It’s that time of year for SMART goals, so I’ve been reflecting on areas in which I need to improve. While there are so many to choose from, I’ve decided that this year I’ll be focusing on improving my communication with parents. It’s a big goal, so I’ve broken it down into some very actionable steps. In fact, I can already check most of them off my to-do list!
Step 1: Parents need to know who I am and why I’m here. So I spent a ridiculous amount of time updating my School Counseling brochure and making a tri-board.
At Open House, instead of putting up a few signs pointing to my office and waiting there for people to show up (or not), I set up a table right in the foyer. I had the tri-board, copies of the brochure, a stack of my business cards, some of my “self-calming and mindfulness tools” for people to take (pool noodle stress fidgets and Starburst candies), and a sign-up sheet for my parent e-newsletter. Which brings us to...
Step 2: Parents might like to hear about what I’m up to at our school: what concepts and strategies I’m teaching in different classes, what kind of groups I’m running, and what school-wide initiatives I’m helping to organize.
I decided I’ll write a parent e-newsletter they can subscribe to. I’ll also include tips and resources for them to help their children develop social-emotional skills. I’m planning on publishing the newsletter once a trimester. That’s not as overwhelming as a monthly commitment, and I can always do more than that if I'm so inclined (I won't be). I haven’t sent the first one out yet because I’m still trying to figure out Mailchimp, but I have set up a link for people to subscribe on my Google Drive. Don't sign up there, but if you want to get a copies of the newsletter when they go out, e-mail me and I'll put you on a non-school list.
Step 3: For some parents, even signing up for my e-newsletter might feel risky. So I’ve set up a professional Facebook page and Pinterest account, which allows them to “lurk” without interaction or commitment if that's what they're comfortable with.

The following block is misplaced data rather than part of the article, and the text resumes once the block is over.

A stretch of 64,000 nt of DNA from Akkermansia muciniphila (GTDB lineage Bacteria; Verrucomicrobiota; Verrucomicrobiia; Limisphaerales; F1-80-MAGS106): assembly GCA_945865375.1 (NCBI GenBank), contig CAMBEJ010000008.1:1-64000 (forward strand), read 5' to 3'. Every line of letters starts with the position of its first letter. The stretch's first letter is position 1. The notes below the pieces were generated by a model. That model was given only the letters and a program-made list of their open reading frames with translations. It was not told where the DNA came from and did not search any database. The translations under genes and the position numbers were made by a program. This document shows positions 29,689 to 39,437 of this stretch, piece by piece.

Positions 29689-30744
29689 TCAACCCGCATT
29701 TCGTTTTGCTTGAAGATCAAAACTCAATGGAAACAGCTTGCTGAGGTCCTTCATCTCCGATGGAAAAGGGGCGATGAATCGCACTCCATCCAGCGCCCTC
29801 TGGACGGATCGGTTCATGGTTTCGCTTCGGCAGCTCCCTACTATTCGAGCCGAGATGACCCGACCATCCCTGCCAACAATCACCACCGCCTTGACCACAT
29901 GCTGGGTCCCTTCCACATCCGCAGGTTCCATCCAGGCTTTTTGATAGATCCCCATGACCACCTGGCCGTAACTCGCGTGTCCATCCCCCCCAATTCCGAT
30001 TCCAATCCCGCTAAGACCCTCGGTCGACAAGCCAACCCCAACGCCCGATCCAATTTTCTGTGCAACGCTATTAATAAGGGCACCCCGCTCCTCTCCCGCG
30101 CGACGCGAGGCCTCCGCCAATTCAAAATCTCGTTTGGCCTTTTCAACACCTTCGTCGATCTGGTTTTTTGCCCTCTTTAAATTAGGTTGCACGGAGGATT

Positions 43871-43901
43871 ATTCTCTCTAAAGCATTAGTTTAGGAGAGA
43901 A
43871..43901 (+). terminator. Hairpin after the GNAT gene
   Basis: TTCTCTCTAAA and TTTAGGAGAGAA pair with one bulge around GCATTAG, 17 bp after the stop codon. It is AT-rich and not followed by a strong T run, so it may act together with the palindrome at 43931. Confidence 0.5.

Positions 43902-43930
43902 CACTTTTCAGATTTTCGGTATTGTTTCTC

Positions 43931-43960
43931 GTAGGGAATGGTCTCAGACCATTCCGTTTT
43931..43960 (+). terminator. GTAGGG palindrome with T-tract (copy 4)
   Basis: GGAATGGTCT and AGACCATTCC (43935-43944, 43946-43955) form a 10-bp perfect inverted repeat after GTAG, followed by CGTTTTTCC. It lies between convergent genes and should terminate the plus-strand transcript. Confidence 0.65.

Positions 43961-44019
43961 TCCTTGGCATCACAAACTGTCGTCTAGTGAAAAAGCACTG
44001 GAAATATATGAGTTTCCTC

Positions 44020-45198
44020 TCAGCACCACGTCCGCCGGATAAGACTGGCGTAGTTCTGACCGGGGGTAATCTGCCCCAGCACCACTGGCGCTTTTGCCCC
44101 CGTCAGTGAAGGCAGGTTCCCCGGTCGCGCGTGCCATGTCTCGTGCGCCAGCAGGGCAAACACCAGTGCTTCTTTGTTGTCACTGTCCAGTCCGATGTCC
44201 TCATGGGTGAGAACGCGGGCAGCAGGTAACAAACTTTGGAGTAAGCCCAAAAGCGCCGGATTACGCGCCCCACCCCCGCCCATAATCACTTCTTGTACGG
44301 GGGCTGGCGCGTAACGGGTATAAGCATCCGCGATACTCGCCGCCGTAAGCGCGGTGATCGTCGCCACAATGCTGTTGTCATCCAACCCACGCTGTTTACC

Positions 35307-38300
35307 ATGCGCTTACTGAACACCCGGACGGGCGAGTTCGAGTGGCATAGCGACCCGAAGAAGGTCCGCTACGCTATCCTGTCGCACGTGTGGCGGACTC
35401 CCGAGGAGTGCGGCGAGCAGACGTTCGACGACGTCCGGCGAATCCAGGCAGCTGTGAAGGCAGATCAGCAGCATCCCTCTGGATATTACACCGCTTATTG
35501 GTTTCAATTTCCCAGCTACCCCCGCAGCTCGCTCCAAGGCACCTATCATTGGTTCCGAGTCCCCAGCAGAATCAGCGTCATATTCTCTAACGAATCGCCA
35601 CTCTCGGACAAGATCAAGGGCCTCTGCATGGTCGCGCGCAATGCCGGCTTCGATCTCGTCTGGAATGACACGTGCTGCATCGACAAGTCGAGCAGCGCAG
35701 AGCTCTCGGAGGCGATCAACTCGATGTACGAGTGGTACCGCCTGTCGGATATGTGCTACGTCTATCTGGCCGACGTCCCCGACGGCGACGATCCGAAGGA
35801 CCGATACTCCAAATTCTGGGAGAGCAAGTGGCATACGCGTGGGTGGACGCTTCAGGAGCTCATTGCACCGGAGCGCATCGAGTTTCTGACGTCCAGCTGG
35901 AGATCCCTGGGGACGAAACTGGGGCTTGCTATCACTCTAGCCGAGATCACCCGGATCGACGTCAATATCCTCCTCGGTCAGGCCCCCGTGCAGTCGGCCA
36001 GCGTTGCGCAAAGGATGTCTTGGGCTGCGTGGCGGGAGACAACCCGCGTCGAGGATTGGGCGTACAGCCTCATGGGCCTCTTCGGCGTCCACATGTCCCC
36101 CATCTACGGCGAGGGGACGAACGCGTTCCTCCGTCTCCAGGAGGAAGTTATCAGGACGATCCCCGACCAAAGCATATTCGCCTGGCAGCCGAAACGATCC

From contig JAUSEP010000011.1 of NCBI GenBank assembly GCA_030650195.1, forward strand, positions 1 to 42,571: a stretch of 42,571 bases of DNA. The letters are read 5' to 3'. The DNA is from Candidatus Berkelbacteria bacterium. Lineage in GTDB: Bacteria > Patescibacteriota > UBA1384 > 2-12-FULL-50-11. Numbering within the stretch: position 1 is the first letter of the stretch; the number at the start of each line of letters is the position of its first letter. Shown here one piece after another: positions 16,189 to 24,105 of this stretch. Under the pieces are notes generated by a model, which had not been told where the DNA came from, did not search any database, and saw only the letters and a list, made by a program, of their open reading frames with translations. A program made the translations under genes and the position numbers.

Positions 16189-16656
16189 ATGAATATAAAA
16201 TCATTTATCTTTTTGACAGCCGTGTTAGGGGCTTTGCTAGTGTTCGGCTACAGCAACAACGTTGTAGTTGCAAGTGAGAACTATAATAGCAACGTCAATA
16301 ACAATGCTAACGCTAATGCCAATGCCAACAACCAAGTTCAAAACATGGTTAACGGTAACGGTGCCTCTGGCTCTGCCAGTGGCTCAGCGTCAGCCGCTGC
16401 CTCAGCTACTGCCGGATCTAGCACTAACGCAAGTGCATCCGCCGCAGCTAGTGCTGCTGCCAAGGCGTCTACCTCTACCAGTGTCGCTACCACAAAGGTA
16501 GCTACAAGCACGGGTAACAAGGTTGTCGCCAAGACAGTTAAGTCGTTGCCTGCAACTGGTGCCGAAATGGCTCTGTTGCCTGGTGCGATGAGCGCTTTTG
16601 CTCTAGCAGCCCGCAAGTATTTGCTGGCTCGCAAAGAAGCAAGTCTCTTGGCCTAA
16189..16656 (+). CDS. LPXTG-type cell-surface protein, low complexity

Finally, Step 4, which is related but not directly: I’m collecting data to assess how I’m coming on my SMART goal. I’ll track the number of followers I have on my FB and Pinterest accounts on the last day of every month, as well as note how many posts or pins I made that month. I also, of course, will track the number of people who subscribe to my e-newsletter. At the end of the year it will take about 10 seconds to compile that data into a sweet little line graph to upload to Teachpoint.
Having a goal this public is either going to be really motivating or really embarrassing. We’ll have to wait until June to see which!
Ahhh, thirteen and a half days until summer vacation. Not that I'm counting or anything!
This week I was composing e-mails to a couple of parents who'd asked me for some suggestions about how to work with their kids over the summer, and it occurred to me that a letter to all my kiddos' parents with some pointers might be a really useful thing to send home.
Now I must note here that I've been working as a school counselor since 1999, and this is the first time that this admittedly brilliant idea has ever occurred to me. I may be old, but I'm also slow on the uptake.
Anyway, I wrote the letter, which is general enough to send home with all the students on my caseload yet I hope still helpful. Here's the link to a PDF of the letter. As always, help yourself!